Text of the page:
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State fisheries and trading companies merged

President Abdulla Yameen has decided to bring the debt-ridden and loss-making state-owned Maldives Industrial Fisheries Company under the umbrella of the behemoth State Trading Organisation.



President Abdulla Yameen has decided to bring the debt-ridden and loss-making state-owned fisheries company under the umbrella of the behemoth State Trading Organisation.

The cabinet’s economic council announced the merger at a press conference Thursday afternoon, citing the canned tuna exporter’s “inefficiencies” and the benefits of combining resources.

Finance Minister Ahmed Munawar said the “synergy” is a first step toward building a sustainable business model for Maldives Industrial Fisheries Company, which was dependent on millions of rufiyaa worth of subsidies annually.

The move is necessary because domestic and foreign banks were unwilling to lend to MIFCO, he said.

He assured that the government would settle the company’s “long overdue” unpaid loans through a debt restructuring process.

Fisheries Minister Dr Mohamed Shainee said the cabinet has also decided to pay from the government’s budget about MVR2 million (US$129,700) that MIFCO owes to local fishermen.

“We have decided to settle the debts and start anew,” he said.

Shainee said MIFCO’s main loss-making component was its expenditure on oil, which is imported by STO.

“At the same time, the dollars that MIFCO earns from exporting fish is very important for STO’s various purposes, such as buying oil,” he said. “So we’re getting a very good synergy here.”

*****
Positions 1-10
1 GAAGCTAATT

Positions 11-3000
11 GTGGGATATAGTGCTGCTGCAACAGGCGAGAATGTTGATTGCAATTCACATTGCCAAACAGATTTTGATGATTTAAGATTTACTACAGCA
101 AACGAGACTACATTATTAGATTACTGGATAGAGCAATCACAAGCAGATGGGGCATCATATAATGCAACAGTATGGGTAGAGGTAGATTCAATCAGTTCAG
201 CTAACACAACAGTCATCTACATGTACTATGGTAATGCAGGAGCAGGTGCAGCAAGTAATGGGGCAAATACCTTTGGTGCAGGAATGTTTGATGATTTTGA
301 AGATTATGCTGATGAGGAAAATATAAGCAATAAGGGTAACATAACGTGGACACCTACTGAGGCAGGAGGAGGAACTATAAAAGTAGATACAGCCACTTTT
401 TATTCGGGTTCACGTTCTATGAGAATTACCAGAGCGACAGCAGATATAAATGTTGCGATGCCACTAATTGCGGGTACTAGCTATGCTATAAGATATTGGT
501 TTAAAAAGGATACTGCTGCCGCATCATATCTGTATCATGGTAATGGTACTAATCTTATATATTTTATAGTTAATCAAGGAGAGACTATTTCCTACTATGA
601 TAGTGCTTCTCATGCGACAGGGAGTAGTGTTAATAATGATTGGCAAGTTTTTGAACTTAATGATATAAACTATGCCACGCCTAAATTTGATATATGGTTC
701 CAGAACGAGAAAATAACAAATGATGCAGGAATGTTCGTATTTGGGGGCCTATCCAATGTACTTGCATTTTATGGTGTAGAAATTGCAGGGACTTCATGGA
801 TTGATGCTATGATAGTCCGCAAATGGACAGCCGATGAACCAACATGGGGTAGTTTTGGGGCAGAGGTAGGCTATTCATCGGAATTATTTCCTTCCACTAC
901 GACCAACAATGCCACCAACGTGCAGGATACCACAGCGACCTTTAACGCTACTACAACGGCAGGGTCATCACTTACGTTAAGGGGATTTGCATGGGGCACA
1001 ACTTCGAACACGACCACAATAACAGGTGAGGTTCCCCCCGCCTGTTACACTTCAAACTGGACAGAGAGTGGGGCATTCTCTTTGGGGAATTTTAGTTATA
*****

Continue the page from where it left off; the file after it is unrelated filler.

The STO is the country’s primary wholesaler, responsible for importing the vast majority of basic foodstuffs such as rice, flour, and sugar. The government owns an 82 percent stake in the public limited company.

The STO group, with its subsidiaries, joint ventures and associates, also trades in petroleum, cooking gas, construction materials, medical supplies, pharmaceuticals, electronics, supermarket products and insurance.

Describing STO as the most profitable state-owned enterprise, President’s Office Minister Ahmed Zuhoor said restructuring MIFCO under its management would prove beneficial to both the government and fishermen.

“Most of the time fishermen don’t benefit from the subsidy. It is absorbed into the company’s inefficient operations,” he said.

Tourism Minister Moosa Zameer said a ministerial sub-committee considered options and settled upon the merger as the most beneficial.

The government is aiming to complete the hand-over to STO in 45 days, he said, which would include the transfer of employees and assets. STO’s management would then draw up a new business plan, he added.

Shainee meanwhile blamed the previous government’s decision in 2010 to split MIFCO into three companies for creating inefficiencies and nearly “bankrupting” the company.

According to a 2014 audit, MIFCO made a net accumulated loss of MVR317.4 million (US$20.5 million) before it was split into three companies, which posted a combined profit of MVR65.4 million (US$4 million) in 2011 and 2012.

The canneries Kooddoo Fisheries Complex and Felivaru Fisheries Complex were reintegrated with MIFCO by the current administration in September 2014.

Fish products are the Maldives’ main export and the US$100 million fisheries industry is the country’s largest employer. Reflecting MIFCO’s fortunes, the annual fish catch has been steadily declining since 2006, falling from a peak of about 185,000 to about 70,000 tonnes in 2011.

In October 2011, the Maldives Independent reported that the mass harvesting of fish stocks by foreign vessels in the Indian Ocean was threatening the viability of the country’s tuna fishing industry.

In an interview with the Maldives Independent after the new government came to power in November 2013, Shainee also noted that the fishing industry has felt the adverse effects of climate change caused by the rising temperature of surface waters.